Workers at Chipotle restaurants in other states have since sought to form unions, and similar efforts have been underway at other large corporations, including Starbucks and Amazon.


In Maine, nurses at Maine Medical Center in Portland have recently formed a union, as have employees at Preble Street, a social service nonprofit agency.

McNease said the amount to be paid out reflects what Chipotle would have paid on labor in Augusta had the company not closed the restaurant, plus some forward pay.

It is different from other back pay settlements because it does not take into consideration income the employees might have earned in the interim.

“This is important because it wasn’t necessarily making us as whole as possible,” said McNease, who will receive $11,909.96, according to the settlement. “This was about Chipotle not saving labor costs when they cut and run.”

The California-based restaurant chain will also be required to post in every store under the northern New England regional supervisor who discriminated against the employees a notice detailing how the company broke the law by retaliating against employees, along with a commitment not to interfere with the rights of employees.

“We fought for this specifically because the movement isn’t over and every employee in those stores should have rights,” McNease said, “and the labor board is on our side.”


In June 2022, a majority of workers at the Augusta Chipotle signed union cards stating their intent to join a new union not yet formed a week after they walked out of the restaurant, citing staffing shortages and resulting food safety issues.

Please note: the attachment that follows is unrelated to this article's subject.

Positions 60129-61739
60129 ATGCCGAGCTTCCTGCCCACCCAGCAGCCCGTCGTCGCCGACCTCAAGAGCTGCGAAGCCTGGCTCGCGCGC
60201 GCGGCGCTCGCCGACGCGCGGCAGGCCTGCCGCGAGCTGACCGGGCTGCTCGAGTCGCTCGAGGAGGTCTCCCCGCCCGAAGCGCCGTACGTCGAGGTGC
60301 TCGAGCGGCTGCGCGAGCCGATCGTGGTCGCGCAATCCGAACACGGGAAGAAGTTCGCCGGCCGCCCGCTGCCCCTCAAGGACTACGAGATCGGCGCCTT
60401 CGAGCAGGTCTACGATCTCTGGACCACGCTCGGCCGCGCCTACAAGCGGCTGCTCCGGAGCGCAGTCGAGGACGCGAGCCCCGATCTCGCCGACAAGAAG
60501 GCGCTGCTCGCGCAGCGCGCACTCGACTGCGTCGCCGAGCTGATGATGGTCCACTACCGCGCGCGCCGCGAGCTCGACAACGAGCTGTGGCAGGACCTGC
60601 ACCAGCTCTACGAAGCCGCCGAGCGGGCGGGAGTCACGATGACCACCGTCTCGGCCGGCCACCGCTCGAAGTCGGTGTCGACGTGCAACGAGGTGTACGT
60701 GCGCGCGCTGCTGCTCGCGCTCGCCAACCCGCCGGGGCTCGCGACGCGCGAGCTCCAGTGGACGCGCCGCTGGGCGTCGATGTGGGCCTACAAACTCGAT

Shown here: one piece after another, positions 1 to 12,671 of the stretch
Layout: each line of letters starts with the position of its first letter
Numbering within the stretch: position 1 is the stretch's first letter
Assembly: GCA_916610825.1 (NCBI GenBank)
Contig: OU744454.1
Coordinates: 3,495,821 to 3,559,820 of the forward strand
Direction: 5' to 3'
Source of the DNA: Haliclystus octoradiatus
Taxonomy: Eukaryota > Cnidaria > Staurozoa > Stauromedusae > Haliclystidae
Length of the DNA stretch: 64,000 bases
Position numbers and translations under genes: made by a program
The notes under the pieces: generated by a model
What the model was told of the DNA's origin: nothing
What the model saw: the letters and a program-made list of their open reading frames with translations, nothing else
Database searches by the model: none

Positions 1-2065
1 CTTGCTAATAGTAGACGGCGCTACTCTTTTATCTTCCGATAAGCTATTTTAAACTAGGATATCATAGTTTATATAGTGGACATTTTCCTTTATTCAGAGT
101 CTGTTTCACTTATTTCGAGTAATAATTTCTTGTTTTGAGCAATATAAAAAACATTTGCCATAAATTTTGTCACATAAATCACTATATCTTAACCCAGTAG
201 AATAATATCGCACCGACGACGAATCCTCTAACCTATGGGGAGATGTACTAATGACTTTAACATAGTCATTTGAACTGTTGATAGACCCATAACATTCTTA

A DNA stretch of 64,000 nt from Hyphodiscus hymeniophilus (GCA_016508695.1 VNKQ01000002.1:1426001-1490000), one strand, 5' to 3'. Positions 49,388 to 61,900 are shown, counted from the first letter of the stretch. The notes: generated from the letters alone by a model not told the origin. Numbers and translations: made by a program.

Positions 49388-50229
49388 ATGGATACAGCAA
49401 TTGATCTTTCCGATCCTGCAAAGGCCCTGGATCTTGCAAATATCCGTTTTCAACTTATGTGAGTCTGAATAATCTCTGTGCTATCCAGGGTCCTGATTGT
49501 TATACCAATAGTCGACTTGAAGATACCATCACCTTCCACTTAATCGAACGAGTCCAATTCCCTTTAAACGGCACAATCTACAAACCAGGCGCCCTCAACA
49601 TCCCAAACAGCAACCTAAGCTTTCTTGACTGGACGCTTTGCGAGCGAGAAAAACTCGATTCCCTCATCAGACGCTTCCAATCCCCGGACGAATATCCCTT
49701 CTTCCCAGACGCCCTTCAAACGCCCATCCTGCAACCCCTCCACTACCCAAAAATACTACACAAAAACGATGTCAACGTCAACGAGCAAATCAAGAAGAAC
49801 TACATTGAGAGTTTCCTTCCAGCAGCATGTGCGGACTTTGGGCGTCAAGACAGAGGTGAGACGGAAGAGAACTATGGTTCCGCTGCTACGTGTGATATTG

They said employees were put at risk by having to perform tasks that required more workers than were available, and sometimes were told to falsify logs of food temperatures, required under food safety rules, because they did not have enough time to check temperatures as many times a day as required.

Zinnia Plourde was among the former employees assembled for the news conference Monday. She held a sign that read “Respect our Right to Organize.”

Plourde said since the closure, she has spent some time being a housewife, and recently got a job at McDonald’s in an effort to make ends meet.

“It was terrible,” she said. “I was looking for a job for six months until I picked one up.”

Plourde said she plans to use her portion of the settlement — a total of $16,393.03 — to pay bills, including medical bills. She also said she would be willing to work for Chipotle again.


In Maine, Chipotle now operates seven restaurants, in Auburn, Bangor, Portland, Saco, South Portland, Westbrook and Windham.

Last fall, Giri Hotel Management LLC submitted application materials to the city of Waterville and the Maine Department of Transportation, stating the company’s intention to open a Chipotle at the Best Western Plus site on Main Street, but Chipotle officials said at the time they did not have a planned location in Waterville.

Brian LeClair, manager of the Best Western Plus, said Monday the engineering firm with which it worked put the name “Chipotle” on its paperwork, but never had a conversation with Chipotle. He confirmed there is no plan to put a Chipotle there.

Morning Sentinel Staff Writer Amy Calder contributed to this report.

Related Headlines

Only subscribers are eligible to post comments. Please subscribe or login first for digital access. Here’s why.

Use the form below to reset your password. When you've submitted your account email, we will send an email with a reset code.